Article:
Each chapter is a principle on the human-animal connection and the first was is titled. “Good Medicine: What Animals Can Teach Us About Goodness.” Genie writes about filling up your goodness tank by centering yourself in calm and peacefulness and saying “good girl, good doggie, good Angela.” 

I took that advice, lie down next to Bella, held onto her paws, stared into her eyes and said, “Good girl, good Bella and good mama.” 

It felt far more authentic than high-fiving myself in the mirror or leaving myself Post-It notes of encouragement in random places. And now I’m doing it with Bella every morning. 

Self-care is critical 

Getting ourselves into a good practice of self-care is vital, especially when dark days arrived. 

senior golden retriever lays down on a hiking trail near Post Falls, Idaho
Ruby takes a well-deserved break

I learned on Wednesday that one of my 2023 Paws of the Inland Northwest dogs left our physical world recently.  

Beautiful Ruby with the long, stunning eyelashes was lifted up two weeks ago after a long life as her mama’s best friend, co-pilot and adventure dog.  

I shed tears and curled into Bella’s mane for comfort, hoping to send strength, love and light and to Lacey.  

senior dog poses near the iconic Post Falls bridge
Near the Avista bridge in Post Falls

All around the circle 

Pet photographers often work with clients whose animals are nearing their last adventures, and when those pets are lifted up, we grieve that loss.  

While it is not our place to center ourselves on our clients’ losses, we do invest emotion in each pet we meet and photograph.  

We care and many of us want to be a part of your journey with your pet, through the good times and the bad.  

That’s why there’s more to your session than just a few random clicks of a shutter release button. 

That’s why I’m a twice-certified grief coach and a certified pet loss grief companion.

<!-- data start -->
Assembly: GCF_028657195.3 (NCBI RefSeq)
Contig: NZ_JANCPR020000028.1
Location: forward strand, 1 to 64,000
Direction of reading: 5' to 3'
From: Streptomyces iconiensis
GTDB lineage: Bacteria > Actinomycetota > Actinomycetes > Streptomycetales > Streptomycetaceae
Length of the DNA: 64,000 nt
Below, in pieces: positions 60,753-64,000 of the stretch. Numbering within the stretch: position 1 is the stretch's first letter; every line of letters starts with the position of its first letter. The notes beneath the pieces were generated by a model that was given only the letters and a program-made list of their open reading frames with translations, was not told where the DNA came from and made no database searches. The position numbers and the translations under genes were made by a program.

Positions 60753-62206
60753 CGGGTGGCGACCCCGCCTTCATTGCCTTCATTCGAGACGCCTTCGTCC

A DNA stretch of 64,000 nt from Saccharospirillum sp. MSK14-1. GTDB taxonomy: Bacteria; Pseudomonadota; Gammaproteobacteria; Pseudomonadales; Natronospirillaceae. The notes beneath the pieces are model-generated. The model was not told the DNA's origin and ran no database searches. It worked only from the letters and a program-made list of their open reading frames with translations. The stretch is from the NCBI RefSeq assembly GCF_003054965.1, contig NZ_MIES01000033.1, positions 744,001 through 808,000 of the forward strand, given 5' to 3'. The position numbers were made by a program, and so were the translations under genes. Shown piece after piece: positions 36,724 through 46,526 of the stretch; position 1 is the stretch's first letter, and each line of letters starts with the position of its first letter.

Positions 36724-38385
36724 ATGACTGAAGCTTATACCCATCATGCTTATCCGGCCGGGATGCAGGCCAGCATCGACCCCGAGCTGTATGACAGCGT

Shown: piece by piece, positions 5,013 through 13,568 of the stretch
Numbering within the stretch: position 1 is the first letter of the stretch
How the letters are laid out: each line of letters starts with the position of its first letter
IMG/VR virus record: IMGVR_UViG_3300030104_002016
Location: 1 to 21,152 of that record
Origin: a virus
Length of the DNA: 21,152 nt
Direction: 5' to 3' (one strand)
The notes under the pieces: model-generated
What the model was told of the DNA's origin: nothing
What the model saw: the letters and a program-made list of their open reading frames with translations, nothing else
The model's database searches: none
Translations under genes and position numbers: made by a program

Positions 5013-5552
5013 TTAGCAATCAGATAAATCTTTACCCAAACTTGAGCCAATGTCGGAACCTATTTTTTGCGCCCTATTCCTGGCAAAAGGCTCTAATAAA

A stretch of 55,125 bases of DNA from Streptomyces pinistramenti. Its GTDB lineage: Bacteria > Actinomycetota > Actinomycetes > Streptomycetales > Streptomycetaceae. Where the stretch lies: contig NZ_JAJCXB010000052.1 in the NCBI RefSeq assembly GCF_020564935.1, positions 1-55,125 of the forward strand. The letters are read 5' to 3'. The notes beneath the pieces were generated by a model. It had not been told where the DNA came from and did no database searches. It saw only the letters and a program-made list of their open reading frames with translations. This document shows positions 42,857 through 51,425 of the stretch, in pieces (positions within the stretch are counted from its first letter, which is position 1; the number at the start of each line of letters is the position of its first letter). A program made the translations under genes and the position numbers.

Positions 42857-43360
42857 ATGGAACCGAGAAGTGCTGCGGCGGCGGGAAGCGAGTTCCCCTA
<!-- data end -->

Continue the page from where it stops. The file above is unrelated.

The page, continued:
That’s why I will offer to be a part of your support network as you take these last walks with your best fur friend. 

And that’s why the photographers in the blog circle this week are writing about self-care. They’ve all been a part of their clients’ grief journey and they feel the pain of their losses. 

Start with Elaine Tweedy of I Got the Shot Photography in Northeastern PA, who has pointers on having your best life with your dog

Click the link at the bottom of Elaine’s post to continue through the circle. When you get back here to self-care with my injured adventure dog, that’s when you know you’re home. 

Right where you belong. 

If you need a last-minute adventure, don’t hesitate. 

Author

Dogs. Adventure. Outdoors. These words set Angela's heart afire. Angela Schneider, an award-winning writer and dog photographer, documents the story of you and your dog and the adventures you take together. Your portraits will be a statement piece in your home, art that will make your friends and family beg to hear its story.

2 thoughts on “What life looks like with my adventure dog injured”

  1. Thanks for sharing this. Self-care is critical, and also easy to neglect when there’s no deadline to do it like there is with all the other things we juggle.

    I’m so glad Bella is able to go up the stairs again. I can’t imagine being on the couch for so long.

  2. This reminds me I used to journal a lot, but have fallen off that track for a bit. I may need to get back to it. I am always interested in how Bella is doing. Glad her activity timeframe is ever-increasing!